Marie Fredriksson is free of cancer

STOCKHOLM - "It's been three very difficult years," but in an interview with Jens Peterson published today in Aftonbladet, Marie Fredriksson says she has won her fight against cancer. "I'm healthy," she says. "I'm not receiving treatment anymore."

  She also explains that she hasn't closed "any door" to future work with Roxette. "Sometimes I look forward to it. We will see. I'll take it easy for now," she tells Aftonbladet.

  Besides that, Marie and Micke are writing new music. "But it’s nothing yet, it takes the time it takes. I’m just enjoying life right now, I do what I want, I don't have to release any album," Marie continues. "It will be released when we feel it’s ready."

Here is the full-text translation of Aftonbladet's exclusive interview:

By Jens Peterson

  Marie Fredriksson raises her glass of champagne and smiles happily.

  She welcomes people to her gala premiere as an artist. She puts three heavy years behind her.

  "I'm healthy," Marie says to Aftonbladet. "I no longer get any treatments."

  It was September 11, 2002. Marie Fredriksson fell down in her kitchen after jogging and the doctors found she had a brain tumor.

  Last fall she released the album "The Change" where she wrote about some of the feelings and pain around the disease.

  Now it's "After The Change". Time to move on.

  In the last song on the album, Marie sings that she dreams about sitting at a table in the sun.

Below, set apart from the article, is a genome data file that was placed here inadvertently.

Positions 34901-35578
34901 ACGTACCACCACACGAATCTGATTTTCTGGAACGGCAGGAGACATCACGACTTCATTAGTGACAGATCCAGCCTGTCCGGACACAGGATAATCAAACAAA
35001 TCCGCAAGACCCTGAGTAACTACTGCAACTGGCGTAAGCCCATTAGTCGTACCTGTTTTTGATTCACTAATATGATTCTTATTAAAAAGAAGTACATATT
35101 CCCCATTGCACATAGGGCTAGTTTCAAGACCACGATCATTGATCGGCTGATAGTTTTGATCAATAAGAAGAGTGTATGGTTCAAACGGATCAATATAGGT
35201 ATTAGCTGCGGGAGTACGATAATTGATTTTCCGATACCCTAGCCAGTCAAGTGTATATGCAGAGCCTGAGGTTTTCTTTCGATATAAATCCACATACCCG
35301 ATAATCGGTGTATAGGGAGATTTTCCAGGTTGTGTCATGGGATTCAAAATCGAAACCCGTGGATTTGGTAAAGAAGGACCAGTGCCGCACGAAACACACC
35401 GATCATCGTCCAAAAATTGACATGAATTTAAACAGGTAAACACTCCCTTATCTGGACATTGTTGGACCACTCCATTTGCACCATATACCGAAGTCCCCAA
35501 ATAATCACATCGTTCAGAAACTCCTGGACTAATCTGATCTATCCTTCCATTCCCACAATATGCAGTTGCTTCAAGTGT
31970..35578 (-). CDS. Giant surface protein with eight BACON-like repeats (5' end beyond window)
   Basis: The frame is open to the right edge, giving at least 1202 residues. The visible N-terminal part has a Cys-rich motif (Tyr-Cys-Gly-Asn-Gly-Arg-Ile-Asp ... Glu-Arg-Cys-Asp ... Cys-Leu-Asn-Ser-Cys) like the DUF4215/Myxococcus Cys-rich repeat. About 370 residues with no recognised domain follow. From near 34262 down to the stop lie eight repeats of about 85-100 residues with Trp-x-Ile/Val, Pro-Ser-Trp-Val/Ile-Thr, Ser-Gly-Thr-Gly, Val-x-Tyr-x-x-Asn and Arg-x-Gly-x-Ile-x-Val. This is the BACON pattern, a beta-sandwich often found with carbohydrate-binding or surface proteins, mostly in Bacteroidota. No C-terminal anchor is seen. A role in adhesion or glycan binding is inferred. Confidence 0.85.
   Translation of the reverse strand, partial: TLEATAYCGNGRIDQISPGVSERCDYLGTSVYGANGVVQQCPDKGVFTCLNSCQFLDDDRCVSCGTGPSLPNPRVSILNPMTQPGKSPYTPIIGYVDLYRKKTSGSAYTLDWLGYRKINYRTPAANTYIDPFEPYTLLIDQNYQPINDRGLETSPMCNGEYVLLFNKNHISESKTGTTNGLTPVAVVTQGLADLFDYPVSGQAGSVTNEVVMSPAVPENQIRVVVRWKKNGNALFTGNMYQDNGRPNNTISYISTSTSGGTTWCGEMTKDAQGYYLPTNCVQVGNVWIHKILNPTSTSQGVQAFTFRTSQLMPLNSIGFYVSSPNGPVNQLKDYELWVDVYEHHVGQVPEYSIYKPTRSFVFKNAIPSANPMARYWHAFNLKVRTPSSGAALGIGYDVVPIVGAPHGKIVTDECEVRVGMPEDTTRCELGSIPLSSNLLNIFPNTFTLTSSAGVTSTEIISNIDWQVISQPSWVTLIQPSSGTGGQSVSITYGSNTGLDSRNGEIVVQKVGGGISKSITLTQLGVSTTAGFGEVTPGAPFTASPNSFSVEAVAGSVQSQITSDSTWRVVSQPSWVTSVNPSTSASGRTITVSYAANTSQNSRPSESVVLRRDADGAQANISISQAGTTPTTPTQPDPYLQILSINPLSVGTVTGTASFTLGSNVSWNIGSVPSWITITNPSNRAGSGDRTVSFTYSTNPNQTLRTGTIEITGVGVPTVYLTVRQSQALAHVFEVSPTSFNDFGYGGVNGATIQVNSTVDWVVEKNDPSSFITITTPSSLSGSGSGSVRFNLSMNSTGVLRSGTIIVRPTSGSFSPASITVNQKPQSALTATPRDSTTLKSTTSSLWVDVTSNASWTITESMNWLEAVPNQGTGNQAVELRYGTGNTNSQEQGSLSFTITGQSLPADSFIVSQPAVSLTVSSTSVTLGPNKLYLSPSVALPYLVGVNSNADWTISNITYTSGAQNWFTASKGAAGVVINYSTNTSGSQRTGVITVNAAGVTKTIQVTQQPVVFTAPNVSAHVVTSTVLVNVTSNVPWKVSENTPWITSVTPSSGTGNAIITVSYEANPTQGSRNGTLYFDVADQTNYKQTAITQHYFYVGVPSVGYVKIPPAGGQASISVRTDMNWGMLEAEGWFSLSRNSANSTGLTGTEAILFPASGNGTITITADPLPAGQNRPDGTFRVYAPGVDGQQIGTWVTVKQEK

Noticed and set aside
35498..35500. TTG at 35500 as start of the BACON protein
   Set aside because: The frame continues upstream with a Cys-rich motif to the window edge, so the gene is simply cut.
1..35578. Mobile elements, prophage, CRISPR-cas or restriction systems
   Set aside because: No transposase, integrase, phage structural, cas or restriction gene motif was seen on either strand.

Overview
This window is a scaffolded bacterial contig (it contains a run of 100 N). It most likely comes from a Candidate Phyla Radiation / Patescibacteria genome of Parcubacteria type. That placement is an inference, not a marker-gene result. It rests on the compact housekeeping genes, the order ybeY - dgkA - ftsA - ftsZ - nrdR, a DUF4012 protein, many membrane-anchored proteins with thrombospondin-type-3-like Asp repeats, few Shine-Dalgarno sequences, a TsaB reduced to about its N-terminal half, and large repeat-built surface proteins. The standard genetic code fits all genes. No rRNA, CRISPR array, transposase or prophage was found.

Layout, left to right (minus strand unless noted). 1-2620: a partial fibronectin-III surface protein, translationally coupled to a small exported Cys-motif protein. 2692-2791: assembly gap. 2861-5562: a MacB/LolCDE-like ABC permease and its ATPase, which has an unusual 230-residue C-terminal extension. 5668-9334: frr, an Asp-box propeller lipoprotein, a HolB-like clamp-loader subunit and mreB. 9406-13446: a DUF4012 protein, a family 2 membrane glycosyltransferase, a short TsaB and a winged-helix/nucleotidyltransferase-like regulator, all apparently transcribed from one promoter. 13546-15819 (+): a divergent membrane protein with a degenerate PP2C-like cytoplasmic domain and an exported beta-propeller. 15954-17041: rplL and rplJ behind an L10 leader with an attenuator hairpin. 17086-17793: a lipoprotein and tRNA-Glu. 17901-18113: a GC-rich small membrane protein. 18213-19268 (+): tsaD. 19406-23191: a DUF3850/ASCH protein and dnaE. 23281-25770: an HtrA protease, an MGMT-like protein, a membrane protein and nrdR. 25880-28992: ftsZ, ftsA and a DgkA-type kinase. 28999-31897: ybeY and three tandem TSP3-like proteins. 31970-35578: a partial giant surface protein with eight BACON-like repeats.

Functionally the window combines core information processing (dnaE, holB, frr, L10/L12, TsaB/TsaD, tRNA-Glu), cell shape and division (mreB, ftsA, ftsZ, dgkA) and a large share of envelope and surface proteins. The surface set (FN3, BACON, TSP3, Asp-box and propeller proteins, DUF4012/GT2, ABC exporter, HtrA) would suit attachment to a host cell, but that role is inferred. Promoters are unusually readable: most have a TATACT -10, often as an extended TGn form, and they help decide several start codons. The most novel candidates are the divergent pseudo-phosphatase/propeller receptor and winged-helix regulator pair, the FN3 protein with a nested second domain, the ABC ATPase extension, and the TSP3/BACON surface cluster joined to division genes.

Is that still the dream?

  "It goes along with me being well," Marie says. "That I can, after all, sit at a table in the sun. It's been three really hard years."

Are you still receiving treatments?

  "No, I don't."

I assume that your career and work don't become as important when a disease like this strikes you.

  No, of course not. I want to be with my kids and the family. Live for the moment."

Vernissage with husband

  Happy. Wonderful. Healthy.

  Those are words that keep popping up when Marie tells about her drawings and life today. You can see her art for 10 days at Galleri Doktor Glas in Kungsträdgården in Stockholm. Her charcoal drawings cost 18,500 SEK each, but if there are any left to buy is uncertain.

  Many drawings were sold already during the Thursday evening vernissage where Marie, along with her husband Mikael Bolyos, greeted friends like Per Gessle, Lasse Berghagen, Lena Ulvaeus and Marie Ledin.

  The charcoal drawings are all 50x70 cm in size and have names like "Wind Cries Mary [in English],"
"Tired," and "I Miss You." That drawings named "Lena," "Dear Efva" or "Mother” are portraits of others one can guess. One drawing named "I Am $" looks like a sarcastic grimace directed at Marie's fame.

What are the motives in your drawings? Are they self portraits?

  "No… I guess they aren't. Some are friends and some are from my imagination."

Are you inspired by any other artists?

  "Yes, many. But it comes and goes who you are impressed by."

"Proud that I made it through that"

Some of your work brings to mind Finland's pride Helene Schjerfbeck?

  "Yes! That's my big idol. But I don't want to compare, her art is so great. Fantastic. It's lovely to have a role model. There's something in her art that makes me so happy. You can't stop looking."

When did you discover Schjerfbeck?

  "Oh that was a long time ago. When I was young. About the same time I discovered Joni Mitchell, and I think they both have been equally important to me."

What do you feel when you see your work?

  "You know, I feel so proud that I've seen this through. But now I've delivered them. You have to let go."